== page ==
It seems like everything is being automated nowadays — that’s just where technology is headed. Even so, businesses have a keen eye for any new automated tools that makes their jobs easier.
One area receiving a great deal of attention in recent years is the hiring process. Most people know how this goes: HR gathers prospective employees’ applications, the most promising applicants are chosen to interview, interviews are conducted, and someone is selected to fill the open position.
It’s a tried and true method, but that hasn’t stopped organizations from finding ways to incorporate automated processes into it. In many ways, use of automation is almost a necessity and, with the way trends are progressing, it’s reasonable to assume automation be a major factor in all hires well into the future.
Automation in hiring first took off during a period where the economy struggled and businesses were looking for any way to cut costs. That meant getting rid of recruiters and relying on online applications more extensively. Automation played into this trend, but now that businesses are hiring much more these days — especially those among the tech sector — automation is now viewed as an effective tool for handling the flood of new applicants businesses are dealing with.
In this case, automation helps businesses sort through the applications they receive while collecting valuable data on the applicants. Using complex algorithms and Big Data analytics, companies are able to narrow down the field to the best candidates based upon certain qualifications set by the business. The whole process happens automatically, much more quickly than if done through manual means.
One of the major benefits of using automated algorithms is they are continuously learning. With every iteration, they become more improved and more accurate in narrowing the applicants to the kind the business is most likely to hire. Once the best have been filtered out, organizations can continue with the interview process as normal.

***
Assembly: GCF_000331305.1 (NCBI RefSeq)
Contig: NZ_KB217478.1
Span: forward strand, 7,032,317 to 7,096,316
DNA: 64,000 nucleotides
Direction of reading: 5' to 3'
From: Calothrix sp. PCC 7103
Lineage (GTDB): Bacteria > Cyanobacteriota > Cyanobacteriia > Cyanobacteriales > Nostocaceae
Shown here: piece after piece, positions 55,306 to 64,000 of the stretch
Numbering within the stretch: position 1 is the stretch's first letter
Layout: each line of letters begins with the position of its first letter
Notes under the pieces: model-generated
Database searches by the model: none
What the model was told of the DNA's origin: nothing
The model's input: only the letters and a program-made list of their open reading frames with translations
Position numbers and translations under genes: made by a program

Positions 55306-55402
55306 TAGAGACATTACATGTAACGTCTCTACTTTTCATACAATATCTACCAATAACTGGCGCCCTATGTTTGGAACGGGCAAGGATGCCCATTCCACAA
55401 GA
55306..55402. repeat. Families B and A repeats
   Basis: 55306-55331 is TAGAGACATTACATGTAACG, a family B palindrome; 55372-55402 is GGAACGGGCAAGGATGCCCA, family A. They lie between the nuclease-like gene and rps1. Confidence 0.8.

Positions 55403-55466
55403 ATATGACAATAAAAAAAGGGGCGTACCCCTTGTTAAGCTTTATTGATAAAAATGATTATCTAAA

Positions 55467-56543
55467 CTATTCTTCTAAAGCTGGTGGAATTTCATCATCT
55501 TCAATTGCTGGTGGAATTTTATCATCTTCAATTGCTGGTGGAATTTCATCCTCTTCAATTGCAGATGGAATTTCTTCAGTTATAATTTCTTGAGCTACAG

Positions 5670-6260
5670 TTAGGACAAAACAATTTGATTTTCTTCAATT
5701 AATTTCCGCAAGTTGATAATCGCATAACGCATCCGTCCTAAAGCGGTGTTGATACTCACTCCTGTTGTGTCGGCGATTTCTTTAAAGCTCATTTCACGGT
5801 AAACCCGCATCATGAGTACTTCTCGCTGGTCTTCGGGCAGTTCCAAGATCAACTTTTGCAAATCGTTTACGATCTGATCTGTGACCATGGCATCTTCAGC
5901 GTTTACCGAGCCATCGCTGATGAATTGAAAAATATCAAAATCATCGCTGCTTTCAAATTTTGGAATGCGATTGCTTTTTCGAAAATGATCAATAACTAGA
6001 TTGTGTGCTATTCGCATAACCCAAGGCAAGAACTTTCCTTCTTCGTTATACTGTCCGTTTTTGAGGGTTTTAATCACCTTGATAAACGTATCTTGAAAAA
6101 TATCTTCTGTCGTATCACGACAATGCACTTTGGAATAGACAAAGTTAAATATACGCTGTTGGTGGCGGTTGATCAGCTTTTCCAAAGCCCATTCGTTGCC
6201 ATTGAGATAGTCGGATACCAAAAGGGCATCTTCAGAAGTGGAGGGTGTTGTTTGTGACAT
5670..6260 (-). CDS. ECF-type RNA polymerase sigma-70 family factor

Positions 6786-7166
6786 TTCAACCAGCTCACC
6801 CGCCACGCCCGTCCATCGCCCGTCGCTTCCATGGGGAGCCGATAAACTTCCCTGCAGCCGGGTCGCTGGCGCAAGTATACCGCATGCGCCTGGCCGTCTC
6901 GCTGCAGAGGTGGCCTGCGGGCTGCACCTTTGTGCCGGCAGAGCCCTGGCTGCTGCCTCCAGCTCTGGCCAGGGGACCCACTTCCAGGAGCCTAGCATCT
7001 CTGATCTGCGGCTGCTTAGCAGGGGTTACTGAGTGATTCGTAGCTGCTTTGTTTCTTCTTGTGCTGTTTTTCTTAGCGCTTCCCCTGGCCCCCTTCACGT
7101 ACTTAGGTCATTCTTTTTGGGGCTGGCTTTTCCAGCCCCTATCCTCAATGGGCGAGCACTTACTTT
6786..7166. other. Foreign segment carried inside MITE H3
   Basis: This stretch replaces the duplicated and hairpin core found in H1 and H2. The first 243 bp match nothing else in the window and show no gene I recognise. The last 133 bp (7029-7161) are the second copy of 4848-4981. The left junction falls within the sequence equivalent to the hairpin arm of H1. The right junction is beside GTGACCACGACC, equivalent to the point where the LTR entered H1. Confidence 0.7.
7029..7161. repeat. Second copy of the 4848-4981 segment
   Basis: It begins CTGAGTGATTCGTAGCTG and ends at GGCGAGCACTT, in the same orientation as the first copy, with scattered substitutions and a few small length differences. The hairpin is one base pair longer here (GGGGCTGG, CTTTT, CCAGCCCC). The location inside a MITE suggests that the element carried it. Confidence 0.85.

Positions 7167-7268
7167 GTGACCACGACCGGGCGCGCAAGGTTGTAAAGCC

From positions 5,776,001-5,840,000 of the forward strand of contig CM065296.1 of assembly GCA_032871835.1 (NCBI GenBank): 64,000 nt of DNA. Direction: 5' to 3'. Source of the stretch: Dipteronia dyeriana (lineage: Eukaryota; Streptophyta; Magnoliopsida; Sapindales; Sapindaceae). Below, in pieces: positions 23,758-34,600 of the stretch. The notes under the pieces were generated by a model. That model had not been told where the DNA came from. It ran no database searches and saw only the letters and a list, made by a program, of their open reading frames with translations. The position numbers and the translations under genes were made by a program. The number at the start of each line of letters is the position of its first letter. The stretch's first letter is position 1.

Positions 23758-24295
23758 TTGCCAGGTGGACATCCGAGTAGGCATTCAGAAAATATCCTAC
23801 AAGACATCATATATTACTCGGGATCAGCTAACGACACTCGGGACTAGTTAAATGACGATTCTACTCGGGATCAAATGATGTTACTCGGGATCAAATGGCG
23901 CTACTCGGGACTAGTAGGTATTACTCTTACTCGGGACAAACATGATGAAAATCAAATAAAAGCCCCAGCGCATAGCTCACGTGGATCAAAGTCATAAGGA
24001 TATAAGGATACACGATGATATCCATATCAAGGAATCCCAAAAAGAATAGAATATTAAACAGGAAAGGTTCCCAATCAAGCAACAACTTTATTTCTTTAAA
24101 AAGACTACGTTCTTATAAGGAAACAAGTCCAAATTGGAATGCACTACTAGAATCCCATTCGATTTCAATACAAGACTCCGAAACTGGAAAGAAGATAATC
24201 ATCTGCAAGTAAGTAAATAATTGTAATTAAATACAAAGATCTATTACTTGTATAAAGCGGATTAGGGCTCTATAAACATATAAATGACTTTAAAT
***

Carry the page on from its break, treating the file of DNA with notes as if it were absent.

Many recruiting agencies have already adopted automated algorithms. By using other tools such as Spark cloud computing, they’re able to include data from social networking sites and even employers’ own databases to further filter out applicants, creating a grouping that will have the best chance of being hired by a specific business.
It’s a strategy that works for nearly any kind of business, from healthcare professionals and financial firms to experts in modular solutions and IT infrastructure. By choosing automation, companies are able to fill their job roles quickly, leaving little downtime often experienced when a position becomes open. Narrowing the field to only the most qualified applicants speeds up the interview cycle, something most managers and executives are happy to see.
While use of automation for hiring is on the rise, there are some voices of concern over relying on it too much. For one thing, there’s worry candidates are being unfairly eliminated from the pool early due to arbitrary reasons that simply aren’t understood — perhaps a flaw in the algorithm or something else entirely. There’s also concern over applicants not being considered due to one set of criteria, while another set may show they have something valuable or special to offer the organization. That’s not to say these situations happen often, but overreliance on automation may rob businesses of potentially good hires.
As mentioned before, the algorithms and modular infrastructure used in hiring automation will always be getting better, which means many if not all of the concerns over using it will likely be addressed. What we’re left with, then, is a tool becoming widely popular and extremely useful, something organizations of all sizes can utilize. With better hiring processes will come better employees, making businesses much better as a result.